New Sight

I am reading a book by author Paul David Tripp. The following passage makes a familiar … and often unlearned point.

“I had a friend who had quite a large rose garden. He was very dedicated to doing all the daily tasks necessary to keep his roses healthy. But it hit him one day that he’d taken no time to actually enjoy the roses that he was so zealous to tend. So one afternoon he did just that. He sat down in front of one of his rose bushes for three hours. As he sat, he began to see, smell, and hear things that he wouldn’t have experienced any other way.  Contrary to what you may think, the time didn’t drag on.  He was enthralled by the created glory that he was taking in. And as he sat there, he began to realize why those bushes were worth the commitment and the effort that he’d been investing.

But there’s more. After his three-hour gaze of that one bush he would never – could never – look at roses as he once did. That afternoon he saw, really saw, what a rose was about, and new sight changed him.”

Our calling is the care and comfort of those who are affected by illness and injury. In our desire to help … we sometimes focus on the illness and not the individual.  We can lose our joy and our perspective. So, I’m inviting you to sit down with a patient. Keep your eyes focused and your ears listening.  Remember your calling and why you chose healthcare in the first place – people, to help people. Open your eyes and heart to what you may have become too busy to see.  Ours is a noble calling and worthy of our life’s effort.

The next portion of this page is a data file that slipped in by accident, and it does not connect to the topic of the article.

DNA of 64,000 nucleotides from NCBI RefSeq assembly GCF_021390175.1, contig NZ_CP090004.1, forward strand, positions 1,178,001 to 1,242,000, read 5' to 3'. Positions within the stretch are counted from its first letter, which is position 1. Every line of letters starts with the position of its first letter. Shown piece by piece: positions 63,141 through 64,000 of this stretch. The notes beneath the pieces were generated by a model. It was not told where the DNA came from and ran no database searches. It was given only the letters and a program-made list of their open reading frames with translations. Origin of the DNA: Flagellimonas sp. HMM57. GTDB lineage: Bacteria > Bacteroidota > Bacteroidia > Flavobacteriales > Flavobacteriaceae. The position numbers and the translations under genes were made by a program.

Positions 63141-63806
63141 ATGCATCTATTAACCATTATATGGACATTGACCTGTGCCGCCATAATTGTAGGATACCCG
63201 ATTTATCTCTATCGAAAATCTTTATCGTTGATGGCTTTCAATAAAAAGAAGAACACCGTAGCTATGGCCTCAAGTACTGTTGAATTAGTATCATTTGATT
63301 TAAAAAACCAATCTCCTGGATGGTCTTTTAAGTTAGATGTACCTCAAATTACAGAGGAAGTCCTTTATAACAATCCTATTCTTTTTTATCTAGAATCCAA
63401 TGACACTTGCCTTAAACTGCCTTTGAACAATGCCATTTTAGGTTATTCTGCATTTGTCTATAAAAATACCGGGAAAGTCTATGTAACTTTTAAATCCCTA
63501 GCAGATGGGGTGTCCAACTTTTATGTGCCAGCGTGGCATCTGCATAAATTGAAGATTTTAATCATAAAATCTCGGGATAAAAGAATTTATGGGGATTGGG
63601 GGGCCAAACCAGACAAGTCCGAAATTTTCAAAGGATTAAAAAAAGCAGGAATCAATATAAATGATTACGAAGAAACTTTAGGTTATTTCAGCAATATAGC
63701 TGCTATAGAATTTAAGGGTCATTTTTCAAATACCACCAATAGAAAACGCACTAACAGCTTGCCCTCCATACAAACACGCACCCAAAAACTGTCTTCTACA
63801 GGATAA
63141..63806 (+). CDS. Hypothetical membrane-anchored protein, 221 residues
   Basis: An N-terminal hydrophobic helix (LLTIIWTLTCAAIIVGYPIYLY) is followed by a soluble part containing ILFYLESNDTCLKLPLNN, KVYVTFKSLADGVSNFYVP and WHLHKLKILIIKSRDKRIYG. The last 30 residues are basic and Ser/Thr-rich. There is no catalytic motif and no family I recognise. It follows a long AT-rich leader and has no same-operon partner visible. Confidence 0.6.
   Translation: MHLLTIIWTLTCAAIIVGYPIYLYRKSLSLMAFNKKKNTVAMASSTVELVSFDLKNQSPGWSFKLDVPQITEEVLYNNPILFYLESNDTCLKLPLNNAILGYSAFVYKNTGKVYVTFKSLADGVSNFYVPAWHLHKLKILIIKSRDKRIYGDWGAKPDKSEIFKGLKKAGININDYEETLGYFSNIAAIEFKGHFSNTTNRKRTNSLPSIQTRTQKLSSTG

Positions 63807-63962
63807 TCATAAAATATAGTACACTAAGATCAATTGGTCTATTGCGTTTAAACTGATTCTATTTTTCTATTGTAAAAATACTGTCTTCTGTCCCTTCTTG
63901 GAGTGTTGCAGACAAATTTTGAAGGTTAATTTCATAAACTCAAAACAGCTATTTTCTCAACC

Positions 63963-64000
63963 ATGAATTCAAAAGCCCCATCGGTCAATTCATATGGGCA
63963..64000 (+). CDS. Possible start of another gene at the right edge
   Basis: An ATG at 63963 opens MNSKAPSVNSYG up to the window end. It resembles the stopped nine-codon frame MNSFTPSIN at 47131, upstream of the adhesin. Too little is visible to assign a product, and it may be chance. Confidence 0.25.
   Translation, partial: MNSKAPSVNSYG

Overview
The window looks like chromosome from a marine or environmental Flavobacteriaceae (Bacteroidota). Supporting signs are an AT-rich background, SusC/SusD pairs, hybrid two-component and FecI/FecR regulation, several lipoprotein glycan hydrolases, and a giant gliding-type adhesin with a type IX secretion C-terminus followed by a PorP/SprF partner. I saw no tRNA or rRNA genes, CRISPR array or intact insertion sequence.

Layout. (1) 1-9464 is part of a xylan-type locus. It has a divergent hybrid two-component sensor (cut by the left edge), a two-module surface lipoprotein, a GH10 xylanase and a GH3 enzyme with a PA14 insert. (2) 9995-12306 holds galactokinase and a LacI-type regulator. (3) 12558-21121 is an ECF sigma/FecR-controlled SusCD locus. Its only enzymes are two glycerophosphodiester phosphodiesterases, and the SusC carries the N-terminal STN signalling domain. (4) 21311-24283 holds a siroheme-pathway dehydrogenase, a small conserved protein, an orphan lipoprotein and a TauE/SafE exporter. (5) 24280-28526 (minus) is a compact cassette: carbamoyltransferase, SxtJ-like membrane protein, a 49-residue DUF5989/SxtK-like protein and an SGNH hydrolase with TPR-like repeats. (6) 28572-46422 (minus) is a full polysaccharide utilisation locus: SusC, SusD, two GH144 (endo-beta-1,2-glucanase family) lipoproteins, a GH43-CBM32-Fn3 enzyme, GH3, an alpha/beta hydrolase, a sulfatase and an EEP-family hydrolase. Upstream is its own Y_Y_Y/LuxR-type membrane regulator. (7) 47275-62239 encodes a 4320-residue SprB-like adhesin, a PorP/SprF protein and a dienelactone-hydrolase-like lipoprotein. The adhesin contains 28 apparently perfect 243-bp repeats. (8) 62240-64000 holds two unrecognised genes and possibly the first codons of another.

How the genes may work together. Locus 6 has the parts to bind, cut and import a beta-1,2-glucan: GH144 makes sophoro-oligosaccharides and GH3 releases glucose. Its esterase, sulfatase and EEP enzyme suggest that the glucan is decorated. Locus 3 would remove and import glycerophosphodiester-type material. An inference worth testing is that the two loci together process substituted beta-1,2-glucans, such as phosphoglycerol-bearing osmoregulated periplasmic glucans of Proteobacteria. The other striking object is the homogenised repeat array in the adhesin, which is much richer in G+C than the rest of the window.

6 Responses to “New Sight”

  1. TDH says:

    Simple, yet profound… thanks for the reminder! It is easy to get caught in the daily frenzy, but we too often neglect to step back and take time to smell (and see) the roses.

  2. Hannah Reig says:

    Rob, I thank you so much for your leadership … and insight about “whys and wherefores” of healthcare as practiced in a large Medical Center. Thirty years ago I thought I knew quite a bit, as my mentor taught the healthcare studio at Auburn University, and he designed one of the Southeast’s first large, private room facility (seven stories … every patient room with a view of the Pisgah Range!) Fifteen years ago, I was quite sure I knew more about the healthcare environment than most, having added the “up-close and personal” experience of round-the-clock wound care, catheters and medications for two aging family members. But I really didn’t focus on “The Rose” until I studied it while connected to drains, ports, pumps and monitors. While I wouldn’t deliberately wish it for all who care for the ill, the “Wounded Healer” perspective has brought the greatest clarity to my work. Thank you for giving me a special place to see others gain better health, in every way possible.

  3. BETH KING says:

    That was wonderful to read. I too, have had to stop at times to remember what my true calling is. I love bedside nursing, but sometimes find myself task oriented and not people oriented. I needed that message and would like to express my gratitude for sharing it!

  4. DAG says:

    Thank you so much for giving us a well-said reminder of our purpose. It is so easy to not only get caught up in our daily tasks, but to also “lump” our patients together. Each is a special individual with special needs and special blessings they give to us. We all need to sit back and regroup more regularly than we do.

    Thanks again!

  5. Melanie White says:

    Rob, I really appreciated these comments.